More people are bringing "insperiences" into their domestic domain.
Posted Jun 1, 2006
What do you get when you cross inspiration and experiences? Insperiences--one of the hottest new marketing trends.
For the past few years we have seen a consumer society dominated by experiences. In fact, a recent Unity Marketing survey found that consumers' spending on experiences nearly doubled in 2005. What's new, however, is that experiences, which have been traditionally viewed as unique and fulfilling activities in which individuals participate outside the home, are now being brought into the domestic environment.
The younger generation--whether called Twixters, Millennials, Generation C, Gamers--is fueling this trend. This generation wants to create and exercise its own control, or as trendwatching.com points out, to be "masters of their youniverse." They are doing this by bringing experiences into their highly connected, entertainment-focused homes. In-home movie, sports, and interactive gaming experiences are becoming increasingly popular.
But insperiences are not just for the young, tech-savvy crowd. Baby Boomers--the ones with the real money--are taking this trend to the next level and giving it staying power. Boomers are turning 60, and they have already acquired the material trappings of luxury. They want to spend their discretionary income on things that spark their emotions, things that give them a thrill. In fact, Unity Marketing's research found that most discretionary income is spent on experiences--travel, dining, entertainment, sporting events, spas, et cetera--because this is what gives luxury consumers the biggest thrill.
Instead of downsizing, many Boomers are converting vacant rooms into premium, experiential spaces like home theaters, exercise rooms, and game rooms. In fact:
Industry experts believe one out of every four households now has some kind of home theater. And, according to the National Association of Home Builders' "Housing 2004: Facts, Figures, and Trends," media rooms and home theaters are counted among the luxuries 20 percent of respondents would someday like to have.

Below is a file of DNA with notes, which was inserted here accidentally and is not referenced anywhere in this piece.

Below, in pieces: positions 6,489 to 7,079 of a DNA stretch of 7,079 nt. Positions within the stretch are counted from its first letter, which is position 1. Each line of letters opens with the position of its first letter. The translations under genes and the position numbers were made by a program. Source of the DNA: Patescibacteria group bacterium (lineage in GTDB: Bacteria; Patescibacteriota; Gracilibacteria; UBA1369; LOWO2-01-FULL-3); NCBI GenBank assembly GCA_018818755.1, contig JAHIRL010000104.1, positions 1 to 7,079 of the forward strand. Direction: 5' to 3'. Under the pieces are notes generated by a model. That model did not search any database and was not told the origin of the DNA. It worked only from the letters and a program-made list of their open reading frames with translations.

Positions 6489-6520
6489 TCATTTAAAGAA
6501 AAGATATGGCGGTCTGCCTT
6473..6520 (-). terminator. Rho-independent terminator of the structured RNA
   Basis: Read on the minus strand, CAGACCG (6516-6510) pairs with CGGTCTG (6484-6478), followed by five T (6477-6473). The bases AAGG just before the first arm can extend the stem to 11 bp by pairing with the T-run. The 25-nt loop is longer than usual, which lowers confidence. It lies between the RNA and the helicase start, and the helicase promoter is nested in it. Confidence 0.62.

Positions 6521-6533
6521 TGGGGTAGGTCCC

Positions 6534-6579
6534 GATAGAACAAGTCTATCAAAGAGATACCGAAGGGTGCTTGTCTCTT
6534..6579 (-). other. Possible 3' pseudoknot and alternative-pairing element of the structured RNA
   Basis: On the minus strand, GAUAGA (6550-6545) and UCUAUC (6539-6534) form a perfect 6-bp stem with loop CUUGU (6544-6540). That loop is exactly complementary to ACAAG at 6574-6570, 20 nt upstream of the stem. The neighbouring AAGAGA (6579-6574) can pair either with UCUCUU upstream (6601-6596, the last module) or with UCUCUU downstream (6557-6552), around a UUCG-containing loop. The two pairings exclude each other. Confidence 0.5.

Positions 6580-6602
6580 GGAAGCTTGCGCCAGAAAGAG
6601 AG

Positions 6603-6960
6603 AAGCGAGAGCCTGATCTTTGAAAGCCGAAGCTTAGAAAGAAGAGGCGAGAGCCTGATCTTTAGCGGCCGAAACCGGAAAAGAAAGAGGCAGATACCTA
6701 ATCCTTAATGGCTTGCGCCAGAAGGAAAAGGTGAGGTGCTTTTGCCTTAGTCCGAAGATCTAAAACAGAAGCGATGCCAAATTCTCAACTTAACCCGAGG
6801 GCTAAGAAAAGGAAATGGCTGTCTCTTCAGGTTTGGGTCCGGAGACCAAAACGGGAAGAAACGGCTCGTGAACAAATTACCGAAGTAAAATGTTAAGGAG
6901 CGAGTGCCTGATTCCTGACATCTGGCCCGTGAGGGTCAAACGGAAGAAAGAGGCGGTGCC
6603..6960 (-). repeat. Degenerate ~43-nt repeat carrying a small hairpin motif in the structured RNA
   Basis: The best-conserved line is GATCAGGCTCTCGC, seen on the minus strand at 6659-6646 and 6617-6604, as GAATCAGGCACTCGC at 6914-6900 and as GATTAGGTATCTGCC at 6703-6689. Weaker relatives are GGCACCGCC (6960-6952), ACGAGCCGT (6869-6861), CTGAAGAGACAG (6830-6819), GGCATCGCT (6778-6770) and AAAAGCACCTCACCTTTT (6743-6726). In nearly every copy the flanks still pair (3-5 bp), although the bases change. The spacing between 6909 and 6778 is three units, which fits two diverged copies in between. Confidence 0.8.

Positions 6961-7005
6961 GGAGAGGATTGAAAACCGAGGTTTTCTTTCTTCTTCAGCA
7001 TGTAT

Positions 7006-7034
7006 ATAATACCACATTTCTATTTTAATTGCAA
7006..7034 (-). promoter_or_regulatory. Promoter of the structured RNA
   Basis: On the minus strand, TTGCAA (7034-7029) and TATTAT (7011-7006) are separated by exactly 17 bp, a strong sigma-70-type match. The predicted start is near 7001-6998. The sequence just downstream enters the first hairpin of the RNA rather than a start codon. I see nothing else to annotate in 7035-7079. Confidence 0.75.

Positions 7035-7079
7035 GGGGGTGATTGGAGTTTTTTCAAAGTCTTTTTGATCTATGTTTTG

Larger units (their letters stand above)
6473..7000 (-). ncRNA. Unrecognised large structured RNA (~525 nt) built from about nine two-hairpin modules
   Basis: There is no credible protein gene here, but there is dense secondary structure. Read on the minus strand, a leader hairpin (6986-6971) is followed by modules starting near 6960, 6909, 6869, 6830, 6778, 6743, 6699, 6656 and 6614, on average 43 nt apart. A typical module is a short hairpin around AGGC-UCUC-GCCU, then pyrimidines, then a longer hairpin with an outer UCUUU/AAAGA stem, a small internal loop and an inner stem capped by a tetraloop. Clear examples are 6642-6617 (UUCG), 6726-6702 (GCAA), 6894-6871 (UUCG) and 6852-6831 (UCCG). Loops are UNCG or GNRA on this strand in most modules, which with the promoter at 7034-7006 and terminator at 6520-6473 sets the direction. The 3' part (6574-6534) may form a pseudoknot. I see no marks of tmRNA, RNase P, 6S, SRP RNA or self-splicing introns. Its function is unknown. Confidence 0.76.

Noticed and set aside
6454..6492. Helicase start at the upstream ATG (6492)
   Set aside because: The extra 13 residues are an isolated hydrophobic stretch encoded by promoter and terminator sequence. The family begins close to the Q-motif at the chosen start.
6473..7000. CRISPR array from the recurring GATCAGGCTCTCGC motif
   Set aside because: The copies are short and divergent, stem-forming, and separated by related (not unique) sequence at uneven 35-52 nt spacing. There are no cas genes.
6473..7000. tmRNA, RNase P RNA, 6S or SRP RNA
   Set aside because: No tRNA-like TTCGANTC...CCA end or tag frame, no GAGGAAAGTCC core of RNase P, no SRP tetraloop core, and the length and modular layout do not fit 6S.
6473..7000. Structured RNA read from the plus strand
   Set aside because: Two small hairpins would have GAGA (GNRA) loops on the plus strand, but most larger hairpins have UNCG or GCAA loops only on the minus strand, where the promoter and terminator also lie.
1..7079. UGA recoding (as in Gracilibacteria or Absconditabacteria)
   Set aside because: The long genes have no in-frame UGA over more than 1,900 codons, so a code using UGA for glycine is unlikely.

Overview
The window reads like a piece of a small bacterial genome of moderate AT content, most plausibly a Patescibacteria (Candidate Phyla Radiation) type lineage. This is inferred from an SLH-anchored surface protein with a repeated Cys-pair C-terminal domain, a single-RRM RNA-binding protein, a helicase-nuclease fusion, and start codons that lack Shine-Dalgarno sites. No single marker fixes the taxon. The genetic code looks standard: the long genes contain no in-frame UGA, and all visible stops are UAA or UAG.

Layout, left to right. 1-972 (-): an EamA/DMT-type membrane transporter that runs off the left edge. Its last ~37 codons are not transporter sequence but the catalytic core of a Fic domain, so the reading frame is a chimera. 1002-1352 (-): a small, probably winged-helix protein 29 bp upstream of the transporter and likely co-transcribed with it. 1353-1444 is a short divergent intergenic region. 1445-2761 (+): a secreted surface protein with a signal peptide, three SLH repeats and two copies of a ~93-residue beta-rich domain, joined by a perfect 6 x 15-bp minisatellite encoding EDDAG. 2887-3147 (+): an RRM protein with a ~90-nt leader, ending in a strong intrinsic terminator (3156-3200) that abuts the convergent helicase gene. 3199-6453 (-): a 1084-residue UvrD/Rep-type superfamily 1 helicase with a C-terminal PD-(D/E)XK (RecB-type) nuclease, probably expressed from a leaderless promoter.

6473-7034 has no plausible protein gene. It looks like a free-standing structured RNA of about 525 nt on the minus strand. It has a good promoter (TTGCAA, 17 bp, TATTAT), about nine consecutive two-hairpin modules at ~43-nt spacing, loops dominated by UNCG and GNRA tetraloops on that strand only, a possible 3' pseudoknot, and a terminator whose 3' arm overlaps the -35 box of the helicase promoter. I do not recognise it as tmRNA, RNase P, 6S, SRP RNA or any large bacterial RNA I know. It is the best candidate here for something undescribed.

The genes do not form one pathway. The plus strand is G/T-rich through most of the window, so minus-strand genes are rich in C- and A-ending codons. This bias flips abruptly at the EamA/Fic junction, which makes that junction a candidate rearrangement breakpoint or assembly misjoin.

The National Sporting Goods Association reports that consumers spend some $4.7 billion on home exercise equipment.
Another sign of the insperience trend is the growth of in-home retreats. Whether feeling stressed out from a tech-filled culture that keeps people plugged in 24/7/365, or seeking comfort and security post-September 11, 2001, people are looking for ways to soothe the psyche, promote togetherness, and build sanity into their everyday lives. They are finding these qualities in what Dawn Ritchie calls the emotional house. In a recent article Ritchie wrote, "Everyone is stressed and needs a place to escape and regroup."
Toll Brothers, the luxury homebuilder, is responding to this need by offering new homes complete with "calming rooms" designed for meditation, yoga, or massage. Those not looking to build a new house are turning underused space into personal specialty rooms like wine cellars and tasting rooms, meditation and yoga rooms, and in-home spas.
The insperiences most requested by our clients speak directly to these converging trends. These include:
In-home pilates and yoga instruction
Cooking demonstrations or lessons by a professional chef
A wine-tasting evening for friends led by a sommelier
An in-home personal chef who prepares a week's worth of gourmet meals
An in-home private massage
Closet consultations or wardrobe evaluations with a personal shopper
Personal organizing sessions for home, office, or garage
A personal in-home feng shui consultation
In-home movie parties and screenings
When all is said and done, consumers' homes are their castles--castles they want to use and enjoy. As a result, while experiences are still hot, more and more people are bringing insperiences into their domestic domain--and I expect this growth in insperiences to continue.
About the Author
Janet Kraus is the CEO and cofounder of Circles, a leading provider of concierge, events, and experiential marketing services. Please visit www.circles.com